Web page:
Coffee - Production and -manufacturing
The coffee - tree
The coffee -"tree" is a variation of a tropical evergreen shrub. There are three kinds of coffee "tree", whereby all three African source are:
Arabica originates from Ethiopia and is best suited for larger amounts of 600m to 2200m. Liberica, which comes from the western Africa, and Robusta, which originates from the Congo, grow the best under 600m. Liberica and Robusta grow well in wooden surrounding and require fewer care than Arabicas. Liberica and Robusta trees produce of course quantitatively higher profits, but the coffee of these plants has sooner a harsh taste and their caffeine - content can up to 50% higher be in comparison with Arabica. The mostselled coffee at the supermarket usually is the less expensive Liberica and Robusta. Epicures prefer on the contrary almost exclusively on the more expensive Arabica.
The best flourishes coffee at temperatures between 25 and 35 celsius in an amount according to the sort of coffee to 2200m (Liberica and Robusta at amounts under 600m and Arabica between 600 and 2200m sea level). As ideal climatic conditions can be called an exchange between amply rains and sunshine, so come the berries (coffeebeans) to full maturity. The condition of the underground plays no large role, however is a good drainage advantageous.
The coffee - beans do not ripen all at the same time. Normally blossoms increase first and after that berries, which different stadium of maturity run through, so harvest of coffee is not an easy job to do. Only ripe berries can be harvested. If the branches are with berries too long, spoil the beans. If the beans are however still green, can not be harvested them/it/her likewise and the pickers must come later again. For High-quality-coffee the pickers must return therefore repeatedly to a tree. Each tree carries per year approximately one kilogram beans. Planting coffee is very labor-intensive therefore.
Producers of less expensive coffee began with streamlines at the harvest of coffee. The harvested coffee has not matured a harsh spice and does not have a 'full' taste. For example some producers in Brazil utilize a method, which harvests the whole branch of the tree inclusively leaves, blossoms, green and overripe berries. This procedure is very injurious for the trees and the regeneration lasts some years. An other less injurious method is applied in Africa, namely the shaking of the trees. The ready berries fall to the ground, the others remain on the tree.
After six years the coffee - tree carries useful berries. This for ten years. coffee - trees become 5m to 13m high, on plantations are them/it/her however only 2m high, since with it the best quality is to be achieved at beans and is also simple the crop.
Since there is only three main - kinds of coffee - tree, the question intrudes, why there is so many different sorts of beans, which are offered for sale? The raeson is the diversity of climates, amounts, floors and rains, where coffee grows. Coffee - trees only grow in tropical and subtropical areas, and these areas around the globe have very big climatic differences. In the highlands of Central America cool temperatures rule with wind and mist. Differently in the hot, steaming lowland - jungles of Africa and in the changeable weathers of the Caribbean. All these areas yield beans with individual and for the growing area typical characteristics.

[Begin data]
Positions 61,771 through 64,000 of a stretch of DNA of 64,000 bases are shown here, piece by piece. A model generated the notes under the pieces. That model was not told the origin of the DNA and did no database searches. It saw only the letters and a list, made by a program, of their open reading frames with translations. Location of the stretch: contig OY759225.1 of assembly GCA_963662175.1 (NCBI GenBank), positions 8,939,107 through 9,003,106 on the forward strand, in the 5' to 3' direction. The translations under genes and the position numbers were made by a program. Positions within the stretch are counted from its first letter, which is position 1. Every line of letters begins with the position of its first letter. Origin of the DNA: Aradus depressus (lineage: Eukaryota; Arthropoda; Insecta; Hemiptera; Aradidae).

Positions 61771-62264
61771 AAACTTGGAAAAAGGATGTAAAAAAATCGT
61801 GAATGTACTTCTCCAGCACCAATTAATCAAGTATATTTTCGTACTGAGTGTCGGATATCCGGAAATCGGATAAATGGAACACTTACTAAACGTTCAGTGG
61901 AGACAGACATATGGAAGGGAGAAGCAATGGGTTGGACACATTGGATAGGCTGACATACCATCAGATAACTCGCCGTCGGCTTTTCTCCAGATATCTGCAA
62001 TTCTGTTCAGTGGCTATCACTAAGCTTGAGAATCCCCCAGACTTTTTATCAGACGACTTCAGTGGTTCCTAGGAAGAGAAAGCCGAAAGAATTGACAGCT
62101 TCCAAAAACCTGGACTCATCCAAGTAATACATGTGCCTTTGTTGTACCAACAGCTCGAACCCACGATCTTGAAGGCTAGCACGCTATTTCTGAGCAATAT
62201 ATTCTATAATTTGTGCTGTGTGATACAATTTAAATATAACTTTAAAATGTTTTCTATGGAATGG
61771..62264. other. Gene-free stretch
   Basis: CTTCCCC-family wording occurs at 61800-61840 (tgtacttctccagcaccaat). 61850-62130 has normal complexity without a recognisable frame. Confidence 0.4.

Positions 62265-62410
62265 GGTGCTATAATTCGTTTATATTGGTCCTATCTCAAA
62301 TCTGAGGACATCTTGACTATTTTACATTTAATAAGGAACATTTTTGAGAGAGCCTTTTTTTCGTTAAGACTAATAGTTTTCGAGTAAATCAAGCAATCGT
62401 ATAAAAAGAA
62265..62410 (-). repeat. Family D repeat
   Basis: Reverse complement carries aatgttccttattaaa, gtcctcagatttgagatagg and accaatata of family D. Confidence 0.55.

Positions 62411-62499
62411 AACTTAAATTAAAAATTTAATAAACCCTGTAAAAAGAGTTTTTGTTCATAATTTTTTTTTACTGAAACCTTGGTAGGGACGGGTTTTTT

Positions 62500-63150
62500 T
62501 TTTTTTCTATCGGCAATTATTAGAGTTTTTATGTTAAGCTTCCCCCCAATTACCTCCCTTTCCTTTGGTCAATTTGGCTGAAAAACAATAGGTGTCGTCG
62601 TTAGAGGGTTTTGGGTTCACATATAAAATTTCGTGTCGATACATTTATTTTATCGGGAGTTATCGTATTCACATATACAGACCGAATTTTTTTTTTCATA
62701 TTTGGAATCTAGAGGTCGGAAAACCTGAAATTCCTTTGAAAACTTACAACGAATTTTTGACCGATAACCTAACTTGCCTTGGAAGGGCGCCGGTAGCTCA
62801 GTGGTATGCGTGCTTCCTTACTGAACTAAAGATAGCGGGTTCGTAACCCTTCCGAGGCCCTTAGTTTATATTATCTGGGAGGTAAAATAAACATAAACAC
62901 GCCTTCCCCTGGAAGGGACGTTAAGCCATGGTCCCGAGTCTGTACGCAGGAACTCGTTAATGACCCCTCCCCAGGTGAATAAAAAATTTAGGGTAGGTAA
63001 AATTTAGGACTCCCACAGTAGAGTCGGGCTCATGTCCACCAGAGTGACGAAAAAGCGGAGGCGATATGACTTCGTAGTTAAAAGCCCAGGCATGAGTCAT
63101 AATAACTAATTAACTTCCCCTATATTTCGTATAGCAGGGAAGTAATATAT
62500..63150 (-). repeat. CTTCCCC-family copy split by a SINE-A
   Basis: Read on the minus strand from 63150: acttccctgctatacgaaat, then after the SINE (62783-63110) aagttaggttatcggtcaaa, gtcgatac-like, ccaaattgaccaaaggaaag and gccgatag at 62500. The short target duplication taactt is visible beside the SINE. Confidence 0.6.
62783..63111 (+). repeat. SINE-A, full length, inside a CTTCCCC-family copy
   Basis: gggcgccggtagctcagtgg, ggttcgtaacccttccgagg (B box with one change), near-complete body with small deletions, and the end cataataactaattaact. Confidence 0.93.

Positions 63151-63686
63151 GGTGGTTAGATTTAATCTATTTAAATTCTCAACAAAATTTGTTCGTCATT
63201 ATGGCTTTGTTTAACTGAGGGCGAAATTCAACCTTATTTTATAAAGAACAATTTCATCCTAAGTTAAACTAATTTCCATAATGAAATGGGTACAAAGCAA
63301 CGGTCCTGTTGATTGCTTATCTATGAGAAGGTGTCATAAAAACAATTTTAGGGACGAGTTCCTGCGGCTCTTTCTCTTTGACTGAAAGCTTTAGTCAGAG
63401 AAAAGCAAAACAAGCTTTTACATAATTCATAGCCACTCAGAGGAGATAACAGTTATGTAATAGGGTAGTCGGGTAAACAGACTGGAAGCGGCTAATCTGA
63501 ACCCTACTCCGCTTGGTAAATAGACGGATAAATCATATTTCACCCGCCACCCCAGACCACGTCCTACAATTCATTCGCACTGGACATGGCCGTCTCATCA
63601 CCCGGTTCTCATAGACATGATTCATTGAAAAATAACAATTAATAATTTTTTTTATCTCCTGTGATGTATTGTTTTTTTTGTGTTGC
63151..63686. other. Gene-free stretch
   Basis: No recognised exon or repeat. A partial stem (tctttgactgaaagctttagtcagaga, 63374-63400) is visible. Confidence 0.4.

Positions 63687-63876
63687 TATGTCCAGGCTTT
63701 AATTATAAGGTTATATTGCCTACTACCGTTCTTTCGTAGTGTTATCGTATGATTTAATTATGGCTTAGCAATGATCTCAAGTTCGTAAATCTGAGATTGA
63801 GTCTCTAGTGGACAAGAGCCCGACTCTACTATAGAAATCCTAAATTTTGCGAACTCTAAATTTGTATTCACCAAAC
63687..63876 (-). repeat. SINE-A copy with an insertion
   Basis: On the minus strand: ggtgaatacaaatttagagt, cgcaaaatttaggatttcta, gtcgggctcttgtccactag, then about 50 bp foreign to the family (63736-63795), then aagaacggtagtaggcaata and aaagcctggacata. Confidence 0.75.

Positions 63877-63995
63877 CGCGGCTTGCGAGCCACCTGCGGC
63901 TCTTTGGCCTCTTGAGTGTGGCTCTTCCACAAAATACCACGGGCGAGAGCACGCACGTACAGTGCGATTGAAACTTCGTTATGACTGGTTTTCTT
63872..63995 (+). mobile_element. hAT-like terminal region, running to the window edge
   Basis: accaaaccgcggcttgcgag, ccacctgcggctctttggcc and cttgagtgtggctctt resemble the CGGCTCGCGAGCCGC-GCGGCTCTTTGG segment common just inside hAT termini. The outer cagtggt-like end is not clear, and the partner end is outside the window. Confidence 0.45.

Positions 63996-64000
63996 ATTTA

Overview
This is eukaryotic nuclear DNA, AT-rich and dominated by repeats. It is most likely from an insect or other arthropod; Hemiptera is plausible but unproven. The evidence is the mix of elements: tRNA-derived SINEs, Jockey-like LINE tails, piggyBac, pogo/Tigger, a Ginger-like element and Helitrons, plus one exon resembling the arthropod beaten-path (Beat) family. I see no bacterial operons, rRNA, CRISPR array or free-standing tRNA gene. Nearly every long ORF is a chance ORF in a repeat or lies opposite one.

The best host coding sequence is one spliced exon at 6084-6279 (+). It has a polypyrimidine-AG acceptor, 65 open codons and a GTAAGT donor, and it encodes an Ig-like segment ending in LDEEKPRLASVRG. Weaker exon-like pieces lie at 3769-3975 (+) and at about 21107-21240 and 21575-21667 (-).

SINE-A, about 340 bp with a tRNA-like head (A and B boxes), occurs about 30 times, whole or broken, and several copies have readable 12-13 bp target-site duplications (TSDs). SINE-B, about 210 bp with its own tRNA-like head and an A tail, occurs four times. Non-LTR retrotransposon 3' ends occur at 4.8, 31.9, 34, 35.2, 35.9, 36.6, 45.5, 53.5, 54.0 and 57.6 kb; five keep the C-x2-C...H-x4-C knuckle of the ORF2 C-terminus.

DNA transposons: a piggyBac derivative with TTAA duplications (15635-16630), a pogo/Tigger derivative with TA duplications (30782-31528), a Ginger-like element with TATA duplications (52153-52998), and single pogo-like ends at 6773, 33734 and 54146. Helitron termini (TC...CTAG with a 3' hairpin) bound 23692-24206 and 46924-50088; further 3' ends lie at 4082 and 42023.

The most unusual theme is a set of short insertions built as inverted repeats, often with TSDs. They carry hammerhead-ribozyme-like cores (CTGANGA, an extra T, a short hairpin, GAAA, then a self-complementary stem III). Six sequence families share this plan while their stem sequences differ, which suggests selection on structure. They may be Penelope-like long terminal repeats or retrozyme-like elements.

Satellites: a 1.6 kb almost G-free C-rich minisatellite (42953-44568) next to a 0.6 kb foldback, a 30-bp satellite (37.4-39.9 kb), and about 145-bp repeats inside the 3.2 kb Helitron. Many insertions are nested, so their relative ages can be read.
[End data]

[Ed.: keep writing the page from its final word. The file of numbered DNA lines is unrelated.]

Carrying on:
Processing of the harvested beans
The processing results after a damp or dry process. At the damp method, the beans go for up to three days in so-called fermentation - tank. This "washed" coffee has characteristically higher acidity and sharper taste than dryly processed beans. At the dry method the berries are dried at the sun and hulls after that. These beans display usually fewer acidity. The taste is full-bodied and the aroma more round than which through the damp method processed beans.
The availability of amply pure, fresh water often decides, which processing - method coffee-producers utilize. In Central - and South America is prevailing the damp method, in the eastern Africa and Yemen the dry method. Even though the damp method produces better results - more taste, consistent bean, constant and prognostizierbare quality -, are manufactured some excellent coffees with the dry method.
After that the coffee is appraised manually, sorted out and categorized.
Coffee is produced and exported from a large number from countries. Each country has it's own system for the classification, so there are more than one hundred sorts of coffee. But there are some reason - groups and classifications. The three basic groupsof coffees are:
Further exist still many further classifications underneath this one, which go back e.g. on the type of plant (Excelsa, Bourbon, Maragogype) or the manufacturing method (wet or dryly) or the plant (Arabica, Liberica, Robusta).